Burlington debates future of gender roles

Emmy Furman, Ad Manager

The future of signs such as this could see a dramatic change as gender takes on many different meanings. (Brylee Davis)

    If one lives in the 21st century, [they] have probably heard of old-school gender identities being thrown out the window. Society today is becoming more open-minded to different identities, and the separation of sex and gender.

   Burlington may be a small town, but many students at BHS hope to see changes within the school to fit the needs of all students, regardless of how they identify.

   An obvious topic that comes to mind when talking of gender neutrality is bathrooms. Senior Allie Schneider raised awareness of low availability for this. “Certain things can be pushed back in budget for this change. What should come first should be the needs of students,” she said.

   Principal Stacy Reed pointed out that the superintendent has a capital outlay list of needed repairs that sometimes extends out 10 years.  “There are often unforeseen situations like a leaky roof that have to be moved up in order of importance.”  All suggested projects must be approved by the school board, superintendent, and building administrators.

   Fundraisers by clubs like GSA could be a viable option for getting money to change/build these restrooms.

   An anonymous source also noted, “[There will be money spent] for better bathrooms at the baseball fields, so why not [in] the high school?”

   Another hot topic is the inclusion of transgender people (especially women) in sports. Coach Michael Vander Linden expressed concern in regards to wrestling.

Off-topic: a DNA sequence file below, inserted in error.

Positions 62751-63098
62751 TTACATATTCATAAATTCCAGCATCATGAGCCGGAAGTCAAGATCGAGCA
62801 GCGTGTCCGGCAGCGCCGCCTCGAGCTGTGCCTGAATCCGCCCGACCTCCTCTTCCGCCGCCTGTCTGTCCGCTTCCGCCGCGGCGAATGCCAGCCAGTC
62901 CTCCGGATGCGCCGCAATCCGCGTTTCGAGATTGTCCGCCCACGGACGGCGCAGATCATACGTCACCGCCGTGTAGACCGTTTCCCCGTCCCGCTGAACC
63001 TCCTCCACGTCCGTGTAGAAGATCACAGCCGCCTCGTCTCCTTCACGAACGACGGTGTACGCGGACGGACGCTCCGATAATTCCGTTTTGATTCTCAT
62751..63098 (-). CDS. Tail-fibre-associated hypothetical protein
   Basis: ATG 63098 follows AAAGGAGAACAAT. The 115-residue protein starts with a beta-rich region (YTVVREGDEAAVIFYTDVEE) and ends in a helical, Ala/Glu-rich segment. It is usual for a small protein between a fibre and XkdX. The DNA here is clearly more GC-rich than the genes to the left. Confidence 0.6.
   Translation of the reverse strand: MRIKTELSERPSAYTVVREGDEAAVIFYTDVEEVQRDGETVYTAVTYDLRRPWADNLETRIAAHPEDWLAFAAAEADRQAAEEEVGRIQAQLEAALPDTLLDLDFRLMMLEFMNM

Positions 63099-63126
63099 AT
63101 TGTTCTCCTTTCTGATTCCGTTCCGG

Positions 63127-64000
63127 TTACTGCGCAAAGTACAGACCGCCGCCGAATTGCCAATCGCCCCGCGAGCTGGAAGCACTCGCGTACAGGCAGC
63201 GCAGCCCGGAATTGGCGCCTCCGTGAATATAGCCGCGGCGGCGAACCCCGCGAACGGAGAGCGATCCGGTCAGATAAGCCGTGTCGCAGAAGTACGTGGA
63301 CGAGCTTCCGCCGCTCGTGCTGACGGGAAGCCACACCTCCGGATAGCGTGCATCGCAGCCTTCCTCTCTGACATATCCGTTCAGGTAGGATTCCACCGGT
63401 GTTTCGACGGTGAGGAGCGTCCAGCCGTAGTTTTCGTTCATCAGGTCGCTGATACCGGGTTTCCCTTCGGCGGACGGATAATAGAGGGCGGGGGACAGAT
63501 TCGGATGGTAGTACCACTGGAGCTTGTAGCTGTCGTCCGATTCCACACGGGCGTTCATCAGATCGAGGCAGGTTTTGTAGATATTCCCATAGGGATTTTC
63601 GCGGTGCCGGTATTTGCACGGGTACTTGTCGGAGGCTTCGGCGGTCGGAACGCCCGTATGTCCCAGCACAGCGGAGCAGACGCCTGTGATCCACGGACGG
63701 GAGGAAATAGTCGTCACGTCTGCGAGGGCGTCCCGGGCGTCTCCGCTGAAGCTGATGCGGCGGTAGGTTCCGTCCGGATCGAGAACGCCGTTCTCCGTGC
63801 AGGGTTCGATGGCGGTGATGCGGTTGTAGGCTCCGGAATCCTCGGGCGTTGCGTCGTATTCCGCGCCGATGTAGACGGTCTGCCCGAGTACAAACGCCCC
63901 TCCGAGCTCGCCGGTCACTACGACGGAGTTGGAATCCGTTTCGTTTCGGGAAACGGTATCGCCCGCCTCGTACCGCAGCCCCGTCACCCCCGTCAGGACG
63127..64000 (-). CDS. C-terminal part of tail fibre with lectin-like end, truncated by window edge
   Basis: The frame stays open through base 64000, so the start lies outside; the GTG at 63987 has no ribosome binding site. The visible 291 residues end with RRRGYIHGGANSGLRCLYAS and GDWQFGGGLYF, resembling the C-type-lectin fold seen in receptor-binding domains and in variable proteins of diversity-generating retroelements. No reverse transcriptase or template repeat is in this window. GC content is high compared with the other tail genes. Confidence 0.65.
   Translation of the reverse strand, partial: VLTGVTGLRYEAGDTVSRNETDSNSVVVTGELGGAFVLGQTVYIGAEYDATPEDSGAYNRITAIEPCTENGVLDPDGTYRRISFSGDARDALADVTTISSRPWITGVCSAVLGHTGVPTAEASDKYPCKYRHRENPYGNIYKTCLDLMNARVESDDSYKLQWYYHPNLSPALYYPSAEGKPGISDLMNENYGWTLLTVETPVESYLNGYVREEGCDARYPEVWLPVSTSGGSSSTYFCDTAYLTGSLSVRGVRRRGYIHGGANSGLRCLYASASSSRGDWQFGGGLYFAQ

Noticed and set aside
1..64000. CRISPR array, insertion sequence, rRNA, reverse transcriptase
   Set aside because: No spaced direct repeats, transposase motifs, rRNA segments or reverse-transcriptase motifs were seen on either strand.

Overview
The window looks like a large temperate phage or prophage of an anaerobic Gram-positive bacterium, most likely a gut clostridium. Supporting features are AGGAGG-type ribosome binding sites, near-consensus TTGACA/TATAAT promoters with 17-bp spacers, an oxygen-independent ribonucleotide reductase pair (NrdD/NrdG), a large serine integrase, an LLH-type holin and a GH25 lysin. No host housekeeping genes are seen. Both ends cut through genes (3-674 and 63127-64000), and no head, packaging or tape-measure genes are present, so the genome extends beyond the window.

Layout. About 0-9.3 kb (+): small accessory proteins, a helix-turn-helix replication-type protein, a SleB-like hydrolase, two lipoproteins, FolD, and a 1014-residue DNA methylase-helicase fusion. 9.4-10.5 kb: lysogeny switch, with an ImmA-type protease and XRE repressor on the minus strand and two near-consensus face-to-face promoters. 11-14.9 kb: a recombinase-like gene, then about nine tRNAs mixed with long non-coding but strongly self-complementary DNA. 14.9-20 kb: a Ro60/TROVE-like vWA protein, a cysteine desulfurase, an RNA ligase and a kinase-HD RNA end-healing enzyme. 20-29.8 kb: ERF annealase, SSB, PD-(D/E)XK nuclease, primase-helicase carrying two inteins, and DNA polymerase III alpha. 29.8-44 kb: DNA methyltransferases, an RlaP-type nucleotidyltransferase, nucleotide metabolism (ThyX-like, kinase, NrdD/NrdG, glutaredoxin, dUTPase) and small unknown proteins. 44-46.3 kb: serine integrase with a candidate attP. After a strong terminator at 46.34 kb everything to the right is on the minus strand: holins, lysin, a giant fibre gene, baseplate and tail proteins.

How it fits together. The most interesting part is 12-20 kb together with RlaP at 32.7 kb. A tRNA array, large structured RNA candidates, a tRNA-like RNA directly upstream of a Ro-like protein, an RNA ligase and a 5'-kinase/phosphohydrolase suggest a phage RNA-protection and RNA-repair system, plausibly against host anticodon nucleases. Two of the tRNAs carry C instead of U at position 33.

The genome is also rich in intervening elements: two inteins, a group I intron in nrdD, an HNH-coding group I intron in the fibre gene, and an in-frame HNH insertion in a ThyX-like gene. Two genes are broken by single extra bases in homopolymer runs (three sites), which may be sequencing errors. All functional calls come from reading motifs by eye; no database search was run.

He feels the same as Sylvie Legere who said, “‘Sports competitions and leagues should no longer be gender-based; rather, they should be based on the athletes’ sex chromosomes…. It would only be fair and nondiscriminatory to let holders of Y chromosomes compete against each other.’”

   On the other side, an anonymous source told this reporter, “Trans athletes have been forced to disclose that they are trans in grades 7 through 12. Sometimes cis girls lie about other cis girls [being trans] and they have to undergo a genital check [at other schools].”

   Another way that BHS can become more inclusive for all genders is including preferred pronouns next to students’ names in the directory, according to senior Destiny Pride.

   “Teachers should be okay with asking students what their pronouns are,” [they] added.

   [They] also said some people are still stuck on only using he/him or she/her pronouns instead of gender neutral ones like they/them.

   One concern with using the singular “they” pronoun is that it used to be (and still is by some organizations) seen as grammatically incorrect. The Oxford English Dictionary is now accepting the use of singular “they,” but MLA and journalism AP Style do not.

   English teacher Devra Parker told this reporter, “I believe as an educator, it is my job to be inclusive with everyone, and that means I can no longer demand he or she in a singular case but [also] accept they.”

   Of course, when the topic of gender barriers come up, one may think of dress codes.

   Many students have asked, “Does a guy wearing a dress violate the dress code?”

   Athletic director Dave Watkins has the answer: “The first question we would ask the students is ‘Why?’’’ he said. Administration would then decide if the student was dressing this way to make a mockery of someone else, or because [they] truly felt it expressed [themselves].

   Sophomore Teagan Harris agrees that if a boy wants to dress more femininely, he should be able to.

   Eric Pabon, junior, says, “It should not affect another person so much to where he/she feels the need to harass someone.”

   Many students agree that gender acceptance is a need in this school. Senior Chloe Medlock says, “Gender is a social construct.”